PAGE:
Where appropriate, we will seek to achieve compliance through early engagement, mediation, education and advice. In cases, where this is not deemed possible by officers as the appropriate route, these decisions will be recorded and considered as justified.

There are a number of potential enforcement options available to the service to achieve compliance. The types of actions that can be considered are as follows.

Informal action

For minor breaches of the law we may giver verbal or written advice. We will clearly identify any contraventions of the law and give advice on how to put them right, including a deadline by which this must be done. The time allowed will be reasonable, and take into account the seriousness of the contravention and the implications of the non­compliance.

Fixed Penalty Notice (FPN) or Penalty Charge Notice (PCN)

Certain offences are subject to fixed penalty notices where prescribed by legislation. They are recognised as a low level enforcement tool and avoid a criminal record for the defendant. We may choose to issue an FPN on a first occasion without issuing a warning. Unpaid PCN’s will result in the offender being pursued in the County Court for non-payment of debt.

Refusal, revocation or suspension of licence

Where there is a requirement for business or individual to be licensed by the local authority, the licence may be granted in accordance with the Council’s Scheme of delegation. In cases where representations or objections are received the Licensing Committee / Regulatory Board will hear the case and determine the matter in line with the provisions of the relevant legislation.

Grounds for refusal, suspension or revocation of hackney carriage or private hire driver's licence:

  • Where the applicant or holder of a licence, falls outside of the council’s criteria as a ‘fit and proper’ person to hold a licence that will be referred to the licensing sub­committee for consideration.
  • Licences may be suspended or revoked with immediate effect if such a decision is deemed necessary in the interests of public safety.

Reviews of Premises Licence under the Licensing Act 2003, the options available to the Licensing Sub Committee/ Regulatory Board are:

  • modify or add conditions to the licence
  • exclude a licensable activity from the licence scope
  • remove the Designated Premises Supervisor (DPS)
  • suspend the licence for a period not exceeding three month
  • revoke the licence
  • issue a warning letter

Reviews of Premises Licence under the Gambling Act 2005, the options available to the Sub Committee / Board are:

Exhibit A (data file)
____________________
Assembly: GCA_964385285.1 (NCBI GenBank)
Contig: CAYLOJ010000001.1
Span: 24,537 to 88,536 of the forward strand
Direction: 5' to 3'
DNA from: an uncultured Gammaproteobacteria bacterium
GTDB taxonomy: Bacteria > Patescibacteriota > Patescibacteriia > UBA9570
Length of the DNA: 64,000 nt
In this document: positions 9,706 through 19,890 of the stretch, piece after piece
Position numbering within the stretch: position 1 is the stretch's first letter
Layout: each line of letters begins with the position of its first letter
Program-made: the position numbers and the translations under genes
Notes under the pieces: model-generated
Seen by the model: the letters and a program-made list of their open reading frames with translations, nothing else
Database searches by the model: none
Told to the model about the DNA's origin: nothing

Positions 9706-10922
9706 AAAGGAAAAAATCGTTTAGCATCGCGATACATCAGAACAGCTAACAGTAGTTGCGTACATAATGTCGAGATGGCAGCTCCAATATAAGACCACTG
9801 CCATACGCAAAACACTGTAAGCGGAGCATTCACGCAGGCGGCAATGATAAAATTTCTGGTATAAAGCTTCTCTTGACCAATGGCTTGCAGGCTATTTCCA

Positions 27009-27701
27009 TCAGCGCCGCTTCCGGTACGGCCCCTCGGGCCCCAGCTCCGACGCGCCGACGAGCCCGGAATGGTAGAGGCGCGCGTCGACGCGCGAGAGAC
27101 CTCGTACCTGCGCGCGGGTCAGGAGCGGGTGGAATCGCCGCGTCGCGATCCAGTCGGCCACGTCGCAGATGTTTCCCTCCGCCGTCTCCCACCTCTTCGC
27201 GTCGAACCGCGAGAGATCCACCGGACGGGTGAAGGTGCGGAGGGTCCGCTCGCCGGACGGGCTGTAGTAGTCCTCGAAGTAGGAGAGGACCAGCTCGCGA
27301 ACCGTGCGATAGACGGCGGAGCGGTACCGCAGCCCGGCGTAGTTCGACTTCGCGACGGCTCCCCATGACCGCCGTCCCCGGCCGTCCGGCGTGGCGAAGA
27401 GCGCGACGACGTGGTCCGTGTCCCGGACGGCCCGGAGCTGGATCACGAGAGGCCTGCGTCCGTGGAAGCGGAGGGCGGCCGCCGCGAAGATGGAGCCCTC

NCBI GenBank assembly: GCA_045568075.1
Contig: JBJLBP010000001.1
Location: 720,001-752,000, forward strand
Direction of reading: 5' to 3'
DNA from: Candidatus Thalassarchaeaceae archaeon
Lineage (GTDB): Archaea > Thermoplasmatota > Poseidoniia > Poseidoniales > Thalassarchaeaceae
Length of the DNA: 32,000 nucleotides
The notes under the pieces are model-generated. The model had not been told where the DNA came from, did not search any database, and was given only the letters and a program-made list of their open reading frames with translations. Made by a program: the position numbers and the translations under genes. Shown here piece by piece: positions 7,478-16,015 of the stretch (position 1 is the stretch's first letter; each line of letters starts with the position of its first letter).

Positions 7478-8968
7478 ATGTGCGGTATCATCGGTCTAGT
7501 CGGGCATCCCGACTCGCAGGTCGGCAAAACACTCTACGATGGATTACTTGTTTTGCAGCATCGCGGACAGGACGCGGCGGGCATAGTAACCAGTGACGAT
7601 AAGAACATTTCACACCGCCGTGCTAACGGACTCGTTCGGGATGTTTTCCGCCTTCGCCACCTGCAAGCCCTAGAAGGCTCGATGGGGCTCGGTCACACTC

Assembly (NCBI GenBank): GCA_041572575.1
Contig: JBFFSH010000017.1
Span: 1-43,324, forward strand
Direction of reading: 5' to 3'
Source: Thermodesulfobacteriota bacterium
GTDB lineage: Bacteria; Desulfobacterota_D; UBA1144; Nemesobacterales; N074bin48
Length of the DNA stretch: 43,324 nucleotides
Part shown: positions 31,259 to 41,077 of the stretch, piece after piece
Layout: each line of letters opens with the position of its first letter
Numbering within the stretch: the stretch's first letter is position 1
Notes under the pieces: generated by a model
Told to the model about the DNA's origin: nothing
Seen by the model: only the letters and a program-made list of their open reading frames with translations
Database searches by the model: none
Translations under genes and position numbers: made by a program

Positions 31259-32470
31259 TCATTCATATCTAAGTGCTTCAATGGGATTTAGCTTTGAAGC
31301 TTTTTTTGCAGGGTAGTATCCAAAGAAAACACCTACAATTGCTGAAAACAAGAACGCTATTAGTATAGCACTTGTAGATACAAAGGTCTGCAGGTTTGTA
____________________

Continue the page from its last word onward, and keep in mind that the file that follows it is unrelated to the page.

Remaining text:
• revocation of the licence
  • suspend the licence for a specified period not exceeding three month
  • exclude a condition to the licence under section 168 or amend exclusion
  • add, remove or amend a condition under Section 169 activity

Statutory notices

Certain legislation allows notices to be served requiring offenders to take specific actions or cease certain activities. Notices may require activities to cease immediately where the circumstances relating to health, safety, environmental damage, no appropriate licence of nuisance. In other circumstances the time allowed will be reasonable and take into account the seriousness of the contravention and the implications of the non­compliance.

All notices issued will include details of any applicable appeals procedure. Certain types of notice allow works to be carried out in default. This means that if a notice is not complied with we may carry out any necessary works to satisfy the requirements of the notice ourselves. Where the law allows, we may then charge the person/business served with the notice for any cost we incur in carrying out the work.

Prohibition notice

this will be used where an activity poses a significant risk to health, safety or the environment. Where the risk exists at the time of the action or is imminent, we will immediately use our powers available to close premises or part of premises, seize or detain goods, equipment or food to remove the risk effectively.

Enforcement undertaking or injunctive proceedings

This may be sought from businesses that breach legislative requirements specified for the purpose of part 8 of the Enterprise Act 2002. Injunctive orders may be sought in the County Court in relation to businesses who breach legislative requirements specified for the purposes of Part 8 of the Enterprise Act 2002. In most cases an order will be sought from the court in circumstances where a business has been given an undertaking which it has subsequently breached.


In some situations, council officers have powers to seize goods, equipment and documents, either to prevent the occurrence of an incident, to ensure that an activity ceases, or to ensure that it does not recur. The seized goods may be required as evidence for possible future court proceedings. When we seize goods, equipment and documents we will explain at the time the powers we are exercising and the reason why they are being exercised. Also provide an appropriate receipt to the person from whom the goods were seized.

Confiscation or forfeiture proceedings

This procedure may be used in conjunction with seizure and/ or prosecution where there is a need to dispose of goods and equipment in order to prevent them re-entering the market place or being used to cause any further problem. In appropriate circumstances, we will make application for forfeiture to the Courts.

Simple cautions

These will be issued where there is clear evidence and acceptance of an offence by the offender. A simple caution is an admission of guilt, but is not a form of sentence nor is it a criminal conviction. The purpose will be to deal quickly and simply with less serious offences; to reduce chances of re-offending and to avoid unnecessary appearance in criminal courts. A record of the caution is kept on file and may be cited in a Court if further offending occurs.